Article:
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Fully Qualified Survivor
- First time on CD in the United States for this 1970 British folk rock classic
- First vinyl reissue in decades
- Album features a pre-Bowie Mick Ronson on lead guitar and Rick Kemp of Steeleye Span on bass
- Produced by Gus Dudgeon (right after Gus did Bowie’s “Space Oddity” single)
- Includes Chapman’s best known song “Postcards of Scarborough” – a psychedelic guitar masterwork
- Liner notes by Mick Houghton (Uncut)
Although not as well known as his peers (Roy Harper, John Marytn, and Bert Jansch), the name Michael Chapman is an important one in the linage of English folk rock guitarists and singer/songwriters of the late 60’s/early 70’s. Chapman’s 1970 Fully Qualified Survivor can be filled between Roy Harper’s Flat Baroque and Berserk, John Martyn’s Inside Out, and Bert Jansch’s Jack Orion and you’ll be doing fine. The perfect album for a winter day and a joint.
Although not as well known as his peers (Roy Harper, John Marytn, and Bert Jansch), the name Michael Chapman is an important one in the linage of English folk rock guitarists and singer/songwriters of the late 60’s/early 70’s. For those unfamiliar with Chapman’s work, Roy Harper might be his closest musical cousin (and both artists were signed to EMI’s seminal stoner record label Harvest – also home to Kevin Ayers and Syd Barrett).
Like other Harvest artists, Chapman’s music contains a slightly drugged out feel, sublime guitar playing and intense lyrics. Chapman recorded 4 albums for Harvest between 1968 and 1972, of which 1970’s Fully Qualified Survivor is hands down considered the classic amongst the whole highly coveted bunch.
What makes Fully Qualified Survivor such a special album (besides being a vehicle for a young Mick Ronson’s mind-blowing guitar heroics) are the layers of beautiful acoustic guitars, deranged vocals, floating conga drums, and the cello of one Paul Buckmaster – the same man who provided the intense strings on Elton John’s dark masterpiece “Mad Man Across The Water.”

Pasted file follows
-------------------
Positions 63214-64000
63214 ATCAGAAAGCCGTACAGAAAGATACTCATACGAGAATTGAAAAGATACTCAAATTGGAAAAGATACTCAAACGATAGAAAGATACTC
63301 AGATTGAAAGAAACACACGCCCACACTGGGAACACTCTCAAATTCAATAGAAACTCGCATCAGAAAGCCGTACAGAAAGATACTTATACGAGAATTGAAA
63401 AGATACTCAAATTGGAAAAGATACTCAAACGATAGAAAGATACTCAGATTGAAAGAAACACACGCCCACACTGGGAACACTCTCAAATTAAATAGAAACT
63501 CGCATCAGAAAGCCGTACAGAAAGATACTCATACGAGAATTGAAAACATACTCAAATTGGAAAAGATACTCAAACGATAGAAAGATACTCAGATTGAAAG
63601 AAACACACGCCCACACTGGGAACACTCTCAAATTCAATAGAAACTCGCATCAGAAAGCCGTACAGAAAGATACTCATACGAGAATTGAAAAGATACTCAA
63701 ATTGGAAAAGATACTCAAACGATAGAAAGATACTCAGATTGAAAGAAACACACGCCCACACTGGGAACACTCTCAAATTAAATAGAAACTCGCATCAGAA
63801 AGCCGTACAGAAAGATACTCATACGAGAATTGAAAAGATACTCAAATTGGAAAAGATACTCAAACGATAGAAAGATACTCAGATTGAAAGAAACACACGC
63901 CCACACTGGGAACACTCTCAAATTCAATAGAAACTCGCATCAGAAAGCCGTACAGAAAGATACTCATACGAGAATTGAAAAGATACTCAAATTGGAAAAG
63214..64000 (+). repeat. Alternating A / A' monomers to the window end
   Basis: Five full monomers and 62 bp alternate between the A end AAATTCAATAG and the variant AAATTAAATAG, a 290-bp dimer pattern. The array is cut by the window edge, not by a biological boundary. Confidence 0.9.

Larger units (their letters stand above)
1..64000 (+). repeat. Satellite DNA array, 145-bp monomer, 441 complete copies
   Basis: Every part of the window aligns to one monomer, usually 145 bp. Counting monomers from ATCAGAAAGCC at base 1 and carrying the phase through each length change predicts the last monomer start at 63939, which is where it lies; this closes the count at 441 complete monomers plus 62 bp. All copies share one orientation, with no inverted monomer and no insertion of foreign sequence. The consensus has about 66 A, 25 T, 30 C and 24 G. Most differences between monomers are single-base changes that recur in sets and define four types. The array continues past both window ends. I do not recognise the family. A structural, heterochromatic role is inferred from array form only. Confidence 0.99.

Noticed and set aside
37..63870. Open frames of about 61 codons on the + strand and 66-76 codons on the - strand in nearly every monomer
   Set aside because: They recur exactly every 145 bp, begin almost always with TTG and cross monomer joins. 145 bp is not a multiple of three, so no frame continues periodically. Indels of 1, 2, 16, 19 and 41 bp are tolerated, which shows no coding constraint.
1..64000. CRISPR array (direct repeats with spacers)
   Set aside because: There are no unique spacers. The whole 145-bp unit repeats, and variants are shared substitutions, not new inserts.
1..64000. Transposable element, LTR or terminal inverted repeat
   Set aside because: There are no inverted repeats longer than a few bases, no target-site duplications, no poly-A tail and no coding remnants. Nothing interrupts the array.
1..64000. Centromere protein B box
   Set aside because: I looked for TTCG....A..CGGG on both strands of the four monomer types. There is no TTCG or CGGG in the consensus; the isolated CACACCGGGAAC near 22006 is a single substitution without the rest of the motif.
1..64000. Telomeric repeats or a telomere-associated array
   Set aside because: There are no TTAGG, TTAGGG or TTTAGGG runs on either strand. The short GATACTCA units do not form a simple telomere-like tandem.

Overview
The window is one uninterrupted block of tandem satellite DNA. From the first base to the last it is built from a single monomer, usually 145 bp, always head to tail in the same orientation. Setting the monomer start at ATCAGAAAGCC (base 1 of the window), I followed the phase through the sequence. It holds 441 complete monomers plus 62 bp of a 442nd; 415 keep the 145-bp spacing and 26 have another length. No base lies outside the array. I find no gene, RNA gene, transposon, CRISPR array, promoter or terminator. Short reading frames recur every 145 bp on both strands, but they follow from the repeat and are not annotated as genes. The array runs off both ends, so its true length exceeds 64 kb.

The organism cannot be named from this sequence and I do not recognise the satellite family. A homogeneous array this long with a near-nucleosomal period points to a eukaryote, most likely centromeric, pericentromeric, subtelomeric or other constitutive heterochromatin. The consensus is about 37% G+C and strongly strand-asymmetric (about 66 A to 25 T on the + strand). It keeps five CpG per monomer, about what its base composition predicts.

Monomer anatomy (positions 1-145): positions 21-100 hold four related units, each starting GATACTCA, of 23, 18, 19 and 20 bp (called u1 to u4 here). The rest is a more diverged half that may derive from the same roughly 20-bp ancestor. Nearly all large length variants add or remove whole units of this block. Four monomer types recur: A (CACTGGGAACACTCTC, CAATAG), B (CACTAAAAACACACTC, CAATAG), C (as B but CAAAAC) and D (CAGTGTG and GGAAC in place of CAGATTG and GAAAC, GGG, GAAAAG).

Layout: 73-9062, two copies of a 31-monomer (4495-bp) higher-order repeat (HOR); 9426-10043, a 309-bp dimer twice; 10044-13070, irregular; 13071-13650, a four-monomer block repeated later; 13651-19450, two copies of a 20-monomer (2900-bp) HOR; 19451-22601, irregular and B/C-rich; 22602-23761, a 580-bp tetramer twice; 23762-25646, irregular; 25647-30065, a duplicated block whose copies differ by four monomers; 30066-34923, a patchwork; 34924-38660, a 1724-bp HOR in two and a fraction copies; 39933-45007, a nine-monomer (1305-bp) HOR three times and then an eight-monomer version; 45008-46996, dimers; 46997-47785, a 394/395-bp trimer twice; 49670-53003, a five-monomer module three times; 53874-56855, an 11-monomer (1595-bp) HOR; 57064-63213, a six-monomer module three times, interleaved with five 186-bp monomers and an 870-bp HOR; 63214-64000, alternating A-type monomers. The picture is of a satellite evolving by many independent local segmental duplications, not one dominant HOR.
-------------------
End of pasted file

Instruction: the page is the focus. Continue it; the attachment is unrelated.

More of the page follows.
Fully Qualified Survivor is very much an “album” more than a collection of songs as they seem to link together seamlessly, and in 2011 it’s hard to find words to do them justice…
So here’s some comments from 1970 on this blessed out stoner classic:
“An interesting and sometimes alarming bitter-sweet voice. Add to this his tendency to sound like two exceptionally good guitarists playing at once and you get some idea of what he is about.”
“Chapman’s own individual music making has evolved from so many different sources that if anyone tries to classify him they’ll be in trouble.”
And this one that summarizes the record perfectly: “ Fire in sky thunder in forest downpours a quiet voice.”
File this record between Roy Harper’s Flat Baroque and Berserk, John Martyn’s Inside Out, and Bert Jansch’s Jack Orion and you’ll be doing fine. The perfect album for a winter day and a joint.
Playing a blend of atmospheric and autobiographical material, he established a reputation for intensity and innovation. Signed to EMI’s Harvest label he recorded a quartet of classic albums. LPs like Rainmaker and Wrecked Again defined the melancholic observer role Michael was to make his own, mixing intricate guitar instrumentals with a full band sound.
The influential album Fully Qualified Survivor, featuring the lead guitar of Mick Ronson (of David Bowie fame) and Rick (Steeleye Span) Kemp’s bass, was John Peel’s favorite album of 1970. Survivor featured the Chapman ‘hit’, “Postcards of Scarborough”, a characteristically tenderly sour song recounting the feelings of nostalgia and regret.
After the release of Wrecked Again, Chapman parted company with Harvest, choosing to sign to Decca’s subsidiary Deram, where he altered course somewhat, adding electric guitar and harder rhythms to his work. Several albums were released on Deram during the early to mid 1970’s including one produced by Memphis legend Don Nix.
Recording for numerous smaller record labels, and playing the folk and club circuits, the 1980’s was a quieter time for Chapman. He continued to make recordings that straddled musical genres and pushed his guitar playing to the fore, but had neither the profile nor sales of the previous decade.
The late 1990’s onwards represented a period of continued rebirth for Chapman. He embraced the ‘elder statesman’ role and enjoyed critical acclaim for albums like Navigation, Dreaming Out Loud and Still Making Rain (a wry pun title that looked back to his debut album). With the 1997 release of Dreaming Out Loud, Chapman was releasing albums at the rate of one every two years, while attracting high praise from the likes of Thurston Moore and Supergrass.
A decade later and Chapman is still going strong, having just toured United States in 2011.